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Your editor's adventure with the Android Developer Phone (ADP1) began just before the end of the year. This phone, remember, has the nearly unique selling point that it is lacking any sort of lockdown feature. It will happily run any software which is fed to it, from the kernel on up. It thus brings the promise of free software to a market which has traditionally gone out of its way to avoid enabling any sort of freedom. It's actually possible to control the software we run on our phones - but only if we buy the right phone.
The path to exercising this freedom is long and poorly documented, though. Eventually somebody will certainly pull together a definitive resource for developers wanting to hack on their Android phones; until then, one is left digging through a long series of web sites and forums (a few of which are listed below). This article will not be that resource, but, hopefully, it can help to point interested people in the right direction. Please note that this article assumes that you have an ADP1 phone; if you have a locked-down G1 you can still participate in all of the fun and games that follow, but you will need to root the phone first.
The first stop, unfortunately, is the decidedly non-free Android SDK. Actually, this package is only truly mandatory for those wanting to build Android applications of their own. But it contains a pre-built version of the Android Debug Bridge (adb) tool, which is essential for working with the phone over a USB connection. With adb, one can connect to a shell running on the phone, move files back and forth, forward network ports to and from the phone, and more. Yes, one can run a shell directly on the device using the terminal emulator application, but life is certainly much easier when one can use a real keyboard.
Note that it may be necessary to either (1) run adb as root, or (2) play with your udev setup to be able to access the phone via USB.
Putting new software onto the phone involves flashing its NVRAM. There are six partitions on the onboard flash:
dev: size erasesize name mtd0: 00040000 00020000 "misc" mtd1: 00500000 00020000 "recovery" mtd2: 00280000 00020000 "boot" mtd3: 04380000 00020000 "system" mtd4: 04380000 00020000 "cache" mtd5: 04ac0000 00020000 "userdata"
Details about these partitions can be found on this page. Most of them will be fairly obvious in purpose. The "recovery" partition holds a recovery image which can be used to un-brick the phone. In "boot" is the initial system image, while "system" is the root filesystem. Application settings and such go into "userdata". With any luck at all, it should be possible to put a new system onto the phone by flashing only the "boot" and "system" partitions, leaving settings and such in place.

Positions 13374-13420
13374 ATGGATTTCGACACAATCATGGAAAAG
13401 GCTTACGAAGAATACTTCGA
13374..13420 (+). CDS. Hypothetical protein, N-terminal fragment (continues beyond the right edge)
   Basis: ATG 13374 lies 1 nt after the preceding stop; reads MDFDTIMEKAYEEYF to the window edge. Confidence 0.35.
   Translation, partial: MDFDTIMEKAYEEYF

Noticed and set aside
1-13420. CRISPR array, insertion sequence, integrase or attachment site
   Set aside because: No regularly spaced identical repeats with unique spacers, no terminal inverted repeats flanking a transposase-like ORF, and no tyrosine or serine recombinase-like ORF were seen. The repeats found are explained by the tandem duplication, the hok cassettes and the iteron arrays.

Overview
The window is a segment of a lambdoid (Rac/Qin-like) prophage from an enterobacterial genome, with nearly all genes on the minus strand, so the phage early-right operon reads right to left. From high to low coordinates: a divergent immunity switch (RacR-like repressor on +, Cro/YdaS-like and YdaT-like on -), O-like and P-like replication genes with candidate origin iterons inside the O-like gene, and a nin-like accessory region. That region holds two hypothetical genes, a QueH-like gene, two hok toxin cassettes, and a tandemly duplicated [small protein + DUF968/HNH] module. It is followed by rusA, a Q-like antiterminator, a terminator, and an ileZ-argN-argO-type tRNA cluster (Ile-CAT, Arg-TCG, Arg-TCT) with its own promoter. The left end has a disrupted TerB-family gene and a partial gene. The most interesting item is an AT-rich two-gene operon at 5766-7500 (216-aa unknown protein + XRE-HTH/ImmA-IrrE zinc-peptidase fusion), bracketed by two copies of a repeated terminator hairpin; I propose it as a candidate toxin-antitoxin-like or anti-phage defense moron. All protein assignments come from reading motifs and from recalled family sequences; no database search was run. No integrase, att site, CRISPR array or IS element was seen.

First, though, comes that sweaty-palms moment when one realizes that one is about to overwrite the operating software on an expensive new toy. A fairly nice new toy that, mostly likely, has become an important working tool. The idea of turning this nice device into an expensive brick lacks appeal. It might be different if the second-generation Android devices were available; then, at least, one could rationalize an update disaster as a celestial sign that it's time to get a newer phone. In the absence of such an ulterior motive, your editor stepped back from the brink and pondered ways to recover from a failed update.
[PULL QUOTE: Everybody should be able to run vi on their phone (though emacs appears to be a bit too much to hope for). END QUOTE] One method your editor has seen recommended is to simply make copies of the various /dev/mtd/mtd? devices, then use adb to lift those copies off the phone. The system running on the phone has a rather minimal command set, so this copying must be done using cat and shell redirection operators. This experience gives a quick thrill, as if one were reliving the very earliest days of Unix before advanced commands like cp had been invented, but said thrill is quick indeed. Thereafter, one usually wants to go out and install busybox on the device. After making a few strategic symbolic links, one will have something that looks a lot more like an ordinary Linux shell environment. Everybody should be able to run vi on their phone (though emacs appears to be a bit too much to hope for).
Back to backups: an alternative is to use the nandroid script. With nandroid, a simple command will back up all of the useful partitions on the device in a way which lets them be quickly restored. Unfortunately, though, nandroid will not work with a stock phone. At a minimum, one must install busybox, then make links for commands like nc, tar, and md5sum. Alternatively, one can install the modified recovery image from the amazingly productive "JesusFreke," then back up the phone while it is in recovery mode. Either way, one will, once again, end up with a set of image files containing copies of the phone's flash partitions.